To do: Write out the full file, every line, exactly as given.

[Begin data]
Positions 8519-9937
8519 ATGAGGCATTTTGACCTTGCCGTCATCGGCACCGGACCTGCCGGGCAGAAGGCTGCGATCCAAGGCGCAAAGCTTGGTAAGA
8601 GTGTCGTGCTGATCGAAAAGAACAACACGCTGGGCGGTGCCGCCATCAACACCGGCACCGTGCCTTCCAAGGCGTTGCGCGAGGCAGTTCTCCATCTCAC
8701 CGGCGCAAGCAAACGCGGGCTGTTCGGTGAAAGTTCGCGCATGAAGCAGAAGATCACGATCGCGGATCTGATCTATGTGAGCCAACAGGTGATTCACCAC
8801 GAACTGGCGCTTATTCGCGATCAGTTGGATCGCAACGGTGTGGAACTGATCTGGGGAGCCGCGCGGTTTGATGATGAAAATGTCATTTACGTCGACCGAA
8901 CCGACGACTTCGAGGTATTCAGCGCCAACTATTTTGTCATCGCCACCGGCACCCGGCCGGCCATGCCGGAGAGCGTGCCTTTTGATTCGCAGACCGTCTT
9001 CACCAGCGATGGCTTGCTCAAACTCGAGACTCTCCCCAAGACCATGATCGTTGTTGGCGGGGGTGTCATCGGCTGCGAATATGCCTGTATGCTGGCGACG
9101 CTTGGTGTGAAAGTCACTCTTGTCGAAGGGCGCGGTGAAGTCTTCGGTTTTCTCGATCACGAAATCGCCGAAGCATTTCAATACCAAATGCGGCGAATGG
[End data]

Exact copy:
Positions 8519-9937
8519 ATGAGGCATTTTGACCTTGCCGTCATCGGCACCGGACCTGCCGGGCAGAAGGCTGCGATCCAAGGCGCAAAGCTTGGTAAGA
8601 GTGTCGTGCTGATCGAAAAGAACAACACGCTGGGCGGTGCCGCCATCAACACCGGCACCGTGCCTTCCAAGGCGTTGCGCGAGGCAGTTCTCCATCTCAC
8701 CGGCGCAAGCAAACGCGGGCTGTTCGGTGAAAGTTCGCGCATGAAGCAGAAGATCACGATCGCGGATCTGATCTATGTGAGCCAACAGGTGATTCACCAC
8801 GAACTGGCGCTTATTCGCGATCAGTTGGATCGCAACGGTGTGGAACTGATCTGGGGAGCCGCGCGGTTTGATGATGAAAATGTCATTTACGTCGACCGAA
8901 CCGACGACTTCGAGGTATTCAGCGCCAACTATTTTGTCATCGCCACCGGCACCCGGCCGGCCATGCCGGAGAGCGTGCCTTTTGATTCGCAGACCGTCTT
9001 CACCAGCGATGGCTTGCTCAAACTCGAGACTCTCCCCAAGACCATGATCGTTGTTGGCGGGGGTGTCATCGGCTGCGAATATGCCTGTATGCTGGCGACG
9101 CTTGGTGTGAAAGTCACTCTTGTCGAAGGGCGCGGTGAAGTCTTCGGTTTTCTCGATCACGAAATCGCCGAAGCATTTCAATACCAAATGCGGCGAATGG